Mature NTs induce cell survival upon binding to Trk receptors and their immature pro-protein counterparts promote apoptosis via activating p75NTR in the spinal cord [15]. In accordance with these reports, PC enzymes functioning within regulated secretory pathway of neurons and neuroendocrine cells are significantly downregulated in the spinal cord after SCI [16]. In contrast, the expression of pro-NGF and pro-NT3 regulating enzymes is ubiquitous and pro-BDNF is the primary regulator of the secretory pathway of neurons in the spinal cord after SCI [17,18]. BDNF has been reported to be an important upstream regulator of long-term potentiation in various brain regions, including the hippocampus and neocortex [19]. Moreover, previous findings suggested downregulation of Nogo receptor and upregulation of BDNF linked to plasticity events in the somatosensory cortex after SCI [20]. One of the novel findings of our study is the significant elevation of BDNF expression at 2 weeks and elevation of GDNF expression at 3 days in the cortex and hippocampus after SCI. These findings suggest that BDNF and GDNF play an important role in astrocyte and neuronal reorganization in the brain after SCI.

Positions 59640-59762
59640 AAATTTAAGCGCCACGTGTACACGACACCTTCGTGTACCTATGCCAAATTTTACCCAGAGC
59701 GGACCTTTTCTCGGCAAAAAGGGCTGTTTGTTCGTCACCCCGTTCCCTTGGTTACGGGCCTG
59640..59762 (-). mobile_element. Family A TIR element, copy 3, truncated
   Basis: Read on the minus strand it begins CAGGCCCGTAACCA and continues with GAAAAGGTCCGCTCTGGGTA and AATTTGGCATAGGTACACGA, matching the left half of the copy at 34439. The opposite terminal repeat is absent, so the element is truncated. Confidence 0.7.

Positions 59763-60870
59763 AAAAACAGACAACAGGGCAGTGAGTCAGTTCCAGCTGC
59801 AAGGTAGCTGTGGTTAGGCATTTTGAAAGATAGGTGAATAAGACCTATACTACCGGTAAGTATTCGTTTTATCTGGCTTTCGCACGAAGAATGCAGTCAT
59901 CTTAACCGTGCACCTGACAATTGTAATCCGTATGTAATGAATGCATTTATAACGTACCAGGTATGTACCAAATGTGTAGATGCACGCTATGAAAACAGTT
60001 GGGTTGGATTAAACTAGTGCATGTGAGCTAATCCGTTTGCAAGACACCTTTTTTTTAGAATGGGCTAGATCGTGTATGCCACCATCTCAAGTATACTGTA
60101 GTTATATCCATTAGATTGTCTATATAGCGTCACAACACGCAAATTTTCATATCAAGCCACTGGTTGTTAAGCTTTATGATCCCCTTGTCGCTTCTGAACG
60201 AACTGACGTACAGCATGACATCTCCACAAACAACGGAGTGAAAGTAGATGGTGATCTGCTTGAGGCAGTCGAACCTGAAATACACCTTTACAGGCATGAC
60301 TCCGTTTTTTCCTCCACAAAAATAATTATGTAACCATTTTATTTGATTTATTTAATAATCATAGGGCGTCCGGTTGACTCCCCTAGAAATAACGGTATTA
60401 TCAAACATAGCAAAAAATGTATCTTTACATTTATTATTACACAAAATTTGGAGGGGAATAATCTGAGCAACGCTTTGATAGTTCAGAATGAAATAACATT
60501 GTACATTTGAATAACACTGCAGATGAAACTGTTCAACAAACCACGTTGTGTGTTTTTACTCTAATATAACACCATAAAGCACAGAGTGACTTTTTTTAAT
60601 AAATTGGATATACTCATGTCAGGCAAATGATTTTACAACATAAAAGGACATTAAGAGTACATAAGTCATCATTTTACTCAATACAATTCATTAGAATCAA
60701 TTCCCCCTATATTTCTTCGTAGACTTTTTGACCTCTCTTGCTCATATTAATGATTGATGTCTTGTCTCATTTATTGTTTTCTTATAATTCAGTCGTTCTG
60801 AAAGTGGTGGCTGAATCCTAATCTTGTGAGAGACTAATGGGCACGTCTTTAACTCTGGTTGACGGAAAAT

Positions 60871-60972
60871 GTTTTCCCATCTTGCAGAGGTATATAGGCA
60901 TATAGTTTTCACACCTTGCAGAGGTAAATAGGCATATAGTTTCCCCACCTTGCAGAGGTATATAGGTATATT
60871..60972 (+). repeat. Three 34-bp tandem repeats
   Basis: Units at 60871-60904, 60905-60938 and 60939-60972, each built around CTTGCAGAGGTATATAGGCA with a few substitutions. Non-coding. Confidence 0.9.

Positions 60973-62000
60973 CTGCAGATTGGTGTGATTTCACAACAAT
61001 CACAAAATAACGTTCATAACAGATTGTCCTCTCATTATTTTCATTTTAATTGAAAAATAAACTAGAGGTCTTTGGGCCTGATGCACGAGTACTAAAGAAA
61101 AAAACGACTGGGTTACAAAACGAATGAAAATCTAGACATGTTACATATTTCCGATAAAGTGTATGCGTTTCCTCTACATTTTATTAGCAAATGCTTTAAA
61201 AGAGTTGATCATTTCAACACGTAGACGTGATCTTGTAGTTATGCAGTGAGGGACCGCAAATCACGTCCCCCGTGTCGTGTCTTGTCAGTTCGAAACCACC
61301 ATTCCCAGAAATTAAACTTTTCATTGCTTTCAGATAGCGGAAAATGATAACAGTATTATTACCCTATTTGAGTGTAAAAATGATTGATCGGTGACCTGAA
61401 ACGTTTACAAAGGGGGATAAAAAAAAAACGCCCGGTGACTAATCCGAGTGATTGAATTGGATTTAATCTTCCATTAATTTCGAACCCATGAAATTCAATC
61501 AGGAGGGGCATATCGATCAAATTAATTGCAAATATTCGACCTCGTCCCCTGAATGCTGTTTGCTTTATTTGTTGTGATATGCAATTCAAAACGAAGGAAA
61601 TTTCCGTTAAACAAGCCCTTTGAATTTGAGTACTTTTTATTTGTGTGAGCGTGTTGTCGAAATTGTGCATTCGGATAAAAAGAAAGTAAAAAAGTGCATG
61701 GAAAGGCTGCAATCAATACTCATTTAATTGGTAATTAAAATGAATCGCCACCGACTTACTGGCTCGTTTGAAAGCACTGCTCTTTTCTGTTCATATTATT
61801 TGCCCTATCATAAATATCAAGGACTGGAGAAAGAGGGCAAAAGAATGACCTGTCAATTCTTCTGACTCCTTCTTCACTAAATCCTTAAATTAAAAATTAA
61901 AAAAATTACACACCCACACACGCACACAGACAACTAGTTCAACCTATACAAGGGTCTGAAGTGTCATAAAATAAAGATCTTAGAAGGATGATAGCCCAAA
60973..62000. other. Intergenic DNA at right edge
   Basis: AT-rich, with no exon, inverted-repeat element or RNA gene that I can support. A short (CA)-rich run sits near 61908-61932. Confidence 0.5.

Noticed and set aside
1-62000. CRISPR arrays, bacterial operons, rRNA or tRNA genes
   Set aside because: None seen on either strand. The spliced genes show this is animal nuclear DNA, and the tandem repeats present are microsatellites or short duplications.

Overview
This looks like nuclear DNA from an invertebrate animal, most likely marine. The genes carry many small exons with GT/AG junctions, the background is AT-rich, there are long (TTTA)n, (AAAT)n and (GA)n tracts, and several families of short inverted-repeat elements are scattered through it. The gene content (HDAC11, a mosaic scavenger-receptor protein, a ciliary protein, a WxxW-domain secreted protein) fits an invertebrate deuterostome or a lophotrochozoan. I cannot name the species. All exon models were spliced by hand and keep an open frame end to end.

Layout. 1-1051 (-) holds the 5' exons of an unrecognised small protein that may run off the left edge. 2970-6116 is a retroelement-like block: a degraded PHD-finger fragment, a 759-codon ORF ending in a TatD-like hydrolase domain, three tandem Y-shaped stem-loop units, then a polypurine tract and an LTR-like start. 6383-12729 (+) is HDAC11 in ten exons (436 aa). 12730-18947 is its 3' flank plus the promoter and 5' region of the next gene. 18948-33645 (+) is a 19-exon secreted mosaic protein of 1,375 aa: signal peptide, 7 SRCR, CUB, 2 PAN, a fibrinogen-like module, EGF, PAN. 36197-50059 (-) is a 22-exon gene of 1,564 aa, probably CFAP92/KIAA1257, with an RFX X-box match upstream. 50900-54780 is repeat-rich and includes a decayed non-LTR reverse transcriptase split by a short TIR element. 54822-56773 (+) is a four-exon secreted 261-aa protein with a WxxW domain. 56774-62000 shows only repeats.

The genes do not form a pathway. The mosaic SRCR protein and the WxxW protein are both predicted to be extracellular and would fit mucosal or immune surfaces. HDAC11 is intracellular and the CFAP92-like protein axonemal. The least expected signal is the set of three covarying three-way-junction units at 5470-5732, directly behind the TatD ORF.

Several HDACs are expressed at a high level in the brain, but their role in brain reorganization has not been fully explored. The action of HDACs is opposed by histone acetyltransferases (HATs) such as CREB-binding protein and p300, which catalyze the transfer of an acetyl moiety from acetyl-coenzyme A to specific lysine residues of histones [12]. Acetylation of histones alters the chromatin structure to a state that is transcriptionally active, while histone deacetylation transforms chromatin to a transcriptionally repressed state. Hence, gene expression is regulated, in part, by the balance of HDAC and HAT activities [12]. A recent study showed that neuronal apoptosis induced by HDAC inhibitors involves stimulation of E2F-1, a transcription factor with established proapoptotic activity in neurons [11]. Histone deacetylase-related protein expression is downregulated in apoptotic neurons, and this occurs prior to the time at which these neurons become irreversibly committed to death [11].
We hypothesized that neuronal cell loss in the brain after SCI is associated with the activity of HDAC1. Our data showed significant elevation of HDAC1 level at week 1 in the brain after SCI. To our knowledge, this is the first report that elevation of HDAC1 can be an important epigenetic regulator of neuron apoptosis. However, further research is needed to clarify the inhibition of epigenetic regulators and neurotrophic factors in the brain after SCI.